Besides an "amen" to you, Neil, it is interesting that, Coca-Cola was attacked in the past, that it's very script was somehow anti-Muslim this happened several years back in Egypt, but for a more modern listing of their problems on the Coca-Cola website, [URL=http://www.thecoca-colacompany.com/contactus/myths_rumors/middle_east.html]]]Middle East Rumors[/URL], However, [URL=http://bibleprobe.com/muhammad.htm]]]Muhammad[/URL]ans have numerous nutty ideas that are the result of the inventor of their religion, and this is why there's an [URL=http://www.answering-islam.org/Books/Barton/11.htm]]]Inadequacy of Islam[/URL].
23

News Item8/22/08 2:06 PM
Neil | Tucson  Find all comments by Neil
So should we really "[call] on the government to abandon its promotion of voluntary alternatives and support binding corporate regulation instead"? And should we approve of Prohibition-style food-and-beverage bans by universities et al., as if they were competent judges of what is good for people to eat?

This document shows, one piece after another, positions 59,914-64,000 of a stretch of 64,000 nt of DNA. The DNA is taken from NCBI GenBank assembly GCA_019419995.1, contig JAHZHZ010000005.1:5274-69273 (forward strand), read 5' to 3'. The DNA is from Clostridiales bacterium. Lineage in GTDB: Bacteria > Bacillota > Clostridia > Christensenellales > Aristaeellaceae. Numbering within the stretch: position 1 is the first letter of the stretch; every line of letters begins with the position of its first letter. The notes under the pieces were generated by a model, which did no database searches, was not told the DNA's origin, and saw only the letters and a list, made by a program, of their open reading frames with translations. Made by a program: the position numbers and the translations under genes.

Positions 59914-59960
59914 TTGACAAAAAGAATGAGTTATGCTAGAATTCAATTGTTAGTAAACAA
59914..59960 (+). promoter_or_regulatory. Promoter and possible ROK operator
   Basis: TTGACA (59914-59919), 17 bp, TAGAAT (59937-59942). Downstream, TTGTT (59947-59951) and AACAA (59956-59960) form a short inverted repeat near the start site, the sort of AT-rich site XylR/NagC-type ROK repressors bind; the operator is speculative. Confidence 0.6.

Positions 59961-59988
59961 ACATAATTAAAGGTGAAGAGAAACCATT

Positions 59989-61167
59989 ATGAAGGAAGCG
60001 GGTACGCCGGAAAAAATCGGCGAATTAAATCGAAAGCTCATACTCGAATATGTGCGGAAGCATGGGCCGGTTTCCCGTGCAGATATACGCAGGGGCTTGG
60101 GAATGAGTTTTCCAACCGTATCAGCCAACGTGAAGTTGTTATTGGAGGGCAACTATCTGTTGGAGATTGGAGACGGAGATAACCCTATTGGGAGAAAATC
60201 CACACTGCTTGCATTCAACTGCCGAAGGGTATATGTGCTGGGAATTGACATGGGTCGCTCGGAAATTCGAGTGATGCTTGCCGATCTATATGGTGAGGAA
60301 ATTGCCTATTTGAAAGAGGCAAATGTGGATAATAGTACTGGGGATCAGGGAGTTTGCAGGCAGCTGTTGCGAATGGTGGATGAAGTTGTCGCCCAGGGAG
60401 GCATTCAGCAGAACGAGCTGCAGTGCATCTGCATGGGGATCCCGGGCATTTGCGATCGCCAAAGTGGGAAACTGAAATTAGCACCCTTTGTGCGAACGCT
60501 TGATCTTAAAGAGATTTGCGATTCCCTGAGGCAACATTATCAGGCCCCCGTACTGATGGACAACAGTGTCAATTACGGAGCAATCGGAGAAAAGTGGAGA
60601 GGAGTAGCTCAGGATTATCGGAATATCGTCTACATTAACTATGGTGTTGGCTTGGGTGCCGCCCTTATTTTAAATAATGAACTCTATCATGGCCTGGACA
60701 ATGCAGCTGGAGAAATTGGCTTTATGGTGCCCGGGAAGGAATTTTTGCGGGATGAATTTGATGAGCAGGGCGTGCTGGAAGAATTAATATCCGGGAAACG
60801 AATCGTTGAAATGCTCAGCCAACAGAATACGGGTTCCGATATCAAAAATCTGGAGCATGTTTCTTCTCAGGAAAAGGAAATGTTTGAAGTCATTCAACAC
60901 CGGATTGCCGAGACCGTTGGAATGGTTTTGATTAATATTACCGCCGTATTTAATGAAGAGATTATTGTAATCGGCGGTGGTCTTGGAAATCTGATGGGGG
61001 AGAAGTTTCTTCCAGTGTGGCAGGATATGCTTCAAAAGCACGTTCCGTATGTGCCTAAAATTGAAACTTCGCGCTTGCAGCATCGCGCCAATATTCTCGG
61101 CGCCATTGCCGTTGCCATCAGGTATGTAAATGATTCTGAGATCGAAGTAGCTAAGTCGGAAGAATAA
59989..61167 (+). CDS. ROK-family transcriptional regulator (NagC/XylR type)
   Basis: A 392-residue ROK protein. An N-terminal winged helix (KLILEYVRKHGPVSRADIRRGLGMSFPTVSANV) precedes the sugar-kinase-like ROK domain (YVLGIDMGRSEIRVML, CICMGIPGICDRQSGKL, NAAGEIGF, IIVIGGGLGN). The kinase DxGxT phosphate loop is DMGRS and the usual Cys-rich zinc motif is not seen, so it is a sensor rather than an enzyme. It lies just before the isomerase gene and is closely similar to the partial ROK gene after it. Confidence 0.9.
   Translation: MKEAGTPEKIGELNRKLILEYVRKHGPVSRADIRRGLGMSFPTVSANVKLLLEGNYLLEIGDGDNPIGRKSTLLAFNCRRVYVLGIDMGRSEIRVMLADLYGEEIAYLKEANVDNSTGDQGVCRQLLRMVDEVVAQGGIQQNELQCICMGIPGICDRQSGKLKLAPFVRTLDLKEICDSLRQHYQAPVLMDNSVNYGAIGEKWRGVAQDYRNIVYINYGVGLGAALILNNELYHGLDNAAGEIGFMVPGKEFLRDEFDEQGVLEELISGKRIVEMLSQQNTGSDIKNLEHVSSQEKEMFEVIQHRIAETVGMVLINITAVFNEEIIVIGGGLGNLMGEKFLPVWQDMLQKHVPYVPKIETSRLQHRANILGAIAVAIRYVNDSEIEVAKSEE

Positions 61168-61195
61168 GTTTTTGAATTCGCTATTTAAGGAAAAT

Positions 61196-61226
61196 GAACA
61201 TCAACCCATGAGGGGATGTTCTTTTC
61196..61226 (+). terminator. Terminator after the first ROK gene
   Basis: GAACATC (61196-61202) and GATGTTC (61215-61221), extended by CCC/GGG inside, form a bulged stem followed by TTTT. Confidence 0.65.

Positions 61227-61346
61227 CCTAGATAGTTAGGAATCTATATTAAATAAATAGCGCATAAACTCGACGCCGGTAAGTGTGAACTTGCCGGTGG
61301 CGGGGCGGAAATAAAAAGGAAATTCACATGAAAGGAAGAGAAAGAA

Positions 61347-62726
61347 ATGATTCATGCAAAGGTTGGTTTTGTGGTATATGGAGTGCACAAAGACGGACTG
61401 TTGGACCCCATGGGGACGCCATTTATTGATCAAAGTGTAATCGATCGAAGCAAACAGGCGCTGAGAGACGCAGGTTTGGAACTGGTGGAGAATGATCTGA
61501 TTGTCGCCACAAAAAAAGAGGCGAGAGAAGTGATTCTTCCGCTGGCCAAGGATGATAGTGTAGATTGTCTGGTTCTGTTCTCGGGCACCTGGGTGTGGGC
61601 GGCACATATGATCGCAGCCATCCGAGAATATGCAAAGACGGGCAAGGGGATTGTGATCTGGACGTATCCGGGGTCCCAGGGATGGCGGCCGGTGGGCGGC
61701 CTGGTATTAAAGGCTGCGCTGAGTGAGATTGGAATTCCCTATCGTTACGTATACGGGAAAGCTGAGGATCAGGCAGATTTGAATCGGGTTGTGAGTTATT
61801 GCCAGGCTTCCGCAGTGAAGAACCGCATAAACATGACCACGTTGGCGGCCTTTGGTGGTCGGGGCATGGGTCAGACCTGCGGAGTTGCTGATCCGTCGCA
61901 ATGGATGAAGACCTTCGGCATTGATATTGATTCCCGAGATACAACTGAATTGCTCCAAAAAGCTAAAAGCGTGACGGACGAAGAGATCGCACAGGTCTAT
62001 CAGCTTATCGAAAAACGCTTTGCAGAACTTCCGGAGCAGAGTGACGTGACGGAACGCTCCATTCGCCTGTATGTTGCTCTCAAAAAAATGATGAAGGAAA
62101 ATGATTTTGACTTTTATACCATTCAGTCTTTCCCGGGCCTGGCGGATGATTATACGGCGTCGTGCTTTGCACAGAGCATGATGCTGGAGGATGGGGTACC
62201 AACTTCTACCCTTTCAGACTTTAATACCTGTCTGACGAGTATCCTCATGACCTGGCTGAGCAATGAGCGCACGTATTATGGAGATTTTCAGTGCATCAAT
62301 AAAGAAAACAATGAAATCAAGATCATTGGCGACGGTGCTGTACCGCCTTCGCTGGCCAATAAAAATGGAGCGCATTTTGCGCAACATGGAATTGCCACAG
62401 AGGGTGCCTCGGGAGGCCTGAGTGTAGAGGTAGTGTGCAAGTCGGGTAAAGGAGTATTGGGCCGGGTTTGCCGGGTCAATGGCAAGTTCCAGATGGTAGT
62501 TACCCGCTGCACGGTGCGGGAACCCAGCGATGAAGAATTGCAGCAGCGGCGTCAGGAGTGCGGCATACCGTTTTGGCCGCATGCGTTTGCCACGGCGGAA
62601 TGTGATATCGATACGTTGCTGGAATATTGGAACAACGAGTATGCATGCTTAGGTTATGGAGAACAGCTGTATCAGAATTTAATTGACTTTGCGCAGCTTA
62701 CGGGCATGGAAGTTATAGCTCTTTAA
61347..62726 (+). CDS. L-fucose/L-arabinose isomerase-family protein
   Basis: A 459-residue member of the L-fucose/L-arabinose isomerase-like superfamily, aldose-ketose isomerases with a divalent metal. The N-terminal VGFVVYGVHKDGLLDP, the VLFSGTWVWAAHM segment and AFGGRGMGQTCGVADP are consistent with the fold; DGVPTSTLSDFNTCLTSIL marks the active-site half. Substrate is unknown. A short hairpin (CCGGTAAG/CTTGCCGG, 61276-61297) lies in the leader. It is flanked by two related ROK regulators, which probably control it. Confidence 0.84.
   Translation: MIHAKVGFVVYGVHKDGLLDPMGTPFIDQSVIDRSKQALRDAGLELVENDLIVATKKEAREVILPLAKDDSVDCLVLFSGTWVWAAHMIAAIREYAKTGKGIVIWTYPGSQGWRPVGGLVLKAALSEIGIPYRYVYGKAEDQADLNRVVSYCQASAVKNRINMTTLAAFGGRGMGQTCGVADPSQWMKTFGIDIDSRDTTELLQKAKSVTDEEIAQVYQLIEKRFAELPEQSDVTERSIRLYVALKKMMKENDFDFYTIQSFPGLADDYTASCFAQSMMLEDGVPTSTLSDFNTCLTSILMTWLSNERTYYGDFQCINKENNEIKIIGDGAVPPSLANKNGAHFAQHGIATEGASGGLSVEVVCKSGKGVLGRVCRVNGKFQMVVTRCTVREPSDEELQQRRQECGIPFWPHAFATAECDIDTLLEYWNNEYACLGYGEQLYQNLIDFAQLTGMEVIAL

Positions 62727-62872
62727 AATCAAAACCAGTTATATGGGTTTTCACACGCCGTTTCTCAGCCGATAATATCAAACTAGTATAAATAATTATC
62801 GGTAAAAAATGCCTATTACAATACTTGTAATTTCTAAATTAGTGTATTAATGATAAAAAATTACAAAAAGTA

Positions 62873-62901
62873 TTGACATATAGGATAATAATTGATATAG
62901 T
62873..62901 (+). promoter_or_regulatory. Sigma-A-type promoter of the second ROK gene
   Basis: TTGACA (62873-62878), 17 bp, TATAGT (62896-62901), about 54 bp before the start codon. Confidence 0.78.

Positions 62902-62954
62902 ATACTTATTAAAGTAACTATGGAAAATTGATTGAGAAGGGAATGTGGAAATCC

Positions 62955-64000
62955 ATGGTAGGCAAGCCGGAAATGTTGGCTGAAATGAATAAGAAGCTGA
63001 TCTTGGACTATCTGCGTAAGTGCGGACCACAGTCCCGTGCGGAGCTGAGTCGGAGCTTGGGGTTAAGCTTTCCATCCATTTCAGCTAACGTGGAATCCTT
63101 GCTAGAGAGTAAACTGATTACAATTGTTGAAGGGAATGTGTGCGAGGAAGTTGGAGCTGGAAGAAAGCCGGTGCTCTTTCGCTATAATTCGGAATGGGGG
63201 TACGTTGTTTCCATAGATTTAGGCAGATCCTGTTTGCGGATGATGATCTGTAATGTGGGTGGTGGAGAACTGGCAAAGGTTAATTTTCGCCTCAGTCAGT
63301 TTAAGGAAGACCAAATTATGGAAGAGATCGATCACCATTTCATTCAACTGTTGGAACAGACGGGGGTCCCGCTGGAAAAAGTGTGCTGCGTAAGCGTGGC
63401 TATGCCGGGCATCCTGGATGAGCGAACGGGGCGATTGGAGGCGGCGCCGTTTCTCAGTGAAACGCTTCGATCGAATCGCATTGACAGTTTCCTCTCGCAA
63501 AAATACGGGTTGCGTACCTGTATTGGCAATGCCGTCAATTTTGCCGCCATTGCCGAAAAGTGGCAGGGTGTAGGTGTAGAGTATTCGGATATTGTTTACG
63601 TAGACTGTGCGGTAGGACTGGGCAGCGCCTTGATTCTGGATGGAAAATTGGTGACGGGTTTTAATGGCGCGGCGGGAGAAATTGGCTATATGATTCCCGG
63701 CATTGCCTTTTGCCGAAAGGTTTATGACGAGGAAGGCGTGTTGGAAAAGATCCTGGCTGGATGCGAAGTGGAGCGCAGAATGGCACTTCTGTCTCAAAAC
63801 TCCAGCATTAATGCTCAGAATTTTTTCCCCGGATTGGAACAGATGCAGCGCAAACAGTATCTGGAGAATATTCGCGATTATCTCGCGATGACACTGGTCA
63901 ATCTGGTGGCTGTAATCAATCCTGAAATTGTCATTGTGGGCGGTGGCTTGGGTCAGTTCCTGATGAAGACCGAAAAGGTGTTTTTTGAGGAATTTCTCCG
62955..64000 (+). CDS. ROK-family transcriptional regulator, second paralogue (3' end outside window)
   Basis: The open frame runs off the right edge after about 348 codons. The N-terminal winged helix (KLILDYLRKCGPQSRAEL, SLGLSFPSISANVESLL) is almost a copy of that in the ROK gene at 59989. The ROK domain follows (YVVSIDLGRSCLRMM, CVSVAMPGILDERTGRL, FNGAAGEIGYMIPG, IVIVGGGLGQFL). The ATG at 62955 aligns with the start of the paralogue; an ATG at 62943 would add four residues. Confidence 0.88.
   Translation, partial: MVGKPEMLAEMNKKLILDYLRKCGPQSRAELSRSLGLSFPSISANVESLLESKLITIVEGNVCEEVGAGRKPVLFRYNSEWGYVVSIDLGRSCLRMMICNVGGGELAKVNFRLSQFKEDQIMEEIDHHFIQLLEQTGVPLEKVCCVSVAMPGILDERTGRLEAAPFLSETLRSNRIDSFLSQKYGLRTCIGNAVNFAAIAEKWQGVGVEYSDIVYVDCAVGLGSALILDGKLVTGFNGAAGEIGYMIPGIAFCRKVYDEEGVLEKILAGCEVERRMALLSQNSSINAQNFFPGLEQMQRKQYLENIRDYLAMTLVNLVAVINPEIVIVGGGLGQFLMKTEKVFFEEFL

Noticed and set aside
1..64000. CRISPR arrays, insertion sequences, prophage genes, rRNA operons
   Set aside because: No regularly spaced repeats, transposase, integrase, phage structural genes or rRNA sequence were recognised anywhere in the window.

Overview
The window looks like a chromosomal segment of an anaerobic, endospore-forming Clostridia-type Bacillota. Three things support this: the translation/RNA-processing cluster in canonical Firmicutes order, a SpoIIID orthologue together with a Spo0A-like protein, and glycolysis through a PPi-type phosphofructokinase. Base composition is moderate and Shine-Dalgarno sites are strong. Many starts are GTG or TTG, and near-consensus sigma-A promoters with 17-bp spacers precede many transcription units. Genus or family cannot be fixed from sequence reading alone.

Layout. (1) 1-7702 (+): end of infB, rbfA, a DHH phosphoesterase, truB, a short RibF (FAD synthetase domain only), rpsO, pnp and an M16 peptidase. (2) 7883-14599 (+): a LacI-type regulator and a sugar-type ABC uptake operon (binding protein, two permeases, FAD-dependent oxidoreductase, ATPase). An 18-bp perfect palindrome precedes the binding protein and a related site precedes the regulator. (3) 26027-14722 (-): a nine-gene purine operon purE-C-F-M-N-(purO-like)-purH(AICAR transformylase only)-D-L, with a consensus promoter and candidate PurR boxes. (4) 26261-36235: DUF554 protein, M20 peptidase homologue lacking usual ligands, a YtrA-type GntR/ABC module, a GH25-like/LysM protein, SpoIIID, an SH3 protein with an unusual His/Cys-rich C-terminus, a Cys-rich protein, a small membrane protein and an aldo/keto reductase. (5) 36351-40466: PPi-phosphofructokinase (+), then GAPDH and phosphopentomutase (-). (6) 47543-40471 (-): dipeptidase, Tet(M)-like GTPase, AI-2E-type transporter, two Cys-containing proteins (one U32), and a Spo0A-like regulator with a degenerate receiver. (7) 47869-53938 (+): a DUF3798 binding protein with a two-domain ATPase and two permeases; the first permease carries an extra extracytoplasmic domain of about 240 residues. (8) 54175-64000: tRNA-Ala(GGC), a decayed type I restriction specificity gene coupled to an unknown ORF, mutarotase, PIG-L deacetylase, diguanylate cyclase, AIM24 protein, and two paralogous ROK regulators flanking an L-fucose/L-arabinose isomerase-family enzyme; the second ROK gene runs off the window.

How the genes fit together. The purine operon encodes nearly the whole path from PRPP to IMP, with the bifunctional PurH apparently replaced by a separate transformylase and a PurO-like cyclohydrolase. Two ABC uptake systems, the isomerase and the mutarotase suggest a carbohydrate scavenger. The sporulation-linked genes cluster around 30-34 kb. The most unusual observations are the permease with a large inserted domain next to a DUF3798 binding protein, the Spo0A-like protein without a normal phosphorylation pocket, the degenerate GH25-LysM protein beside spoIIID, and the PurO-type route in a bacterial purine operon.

This is the now century-old Progressive program - bureaucratic regulation of business for the "common good," instead of using tort law where necessary. It is also an avowed goal of Roman Catholic social teaching. I am astounded at how often I meet "conservatives" who approve of this.

Now I do believe that Coke is a nutritional disaster, but folks have a right to make foolish choices. Ironically, Coke was originally touted as a safe alternative to "likker," no doubt earning the approval of many Prohibitionists in the Bible Belt. Both Coke & Pepsi originated there. And General Eisenhower saw to it that US troops got plenty of it after Normandy, instead of French booze.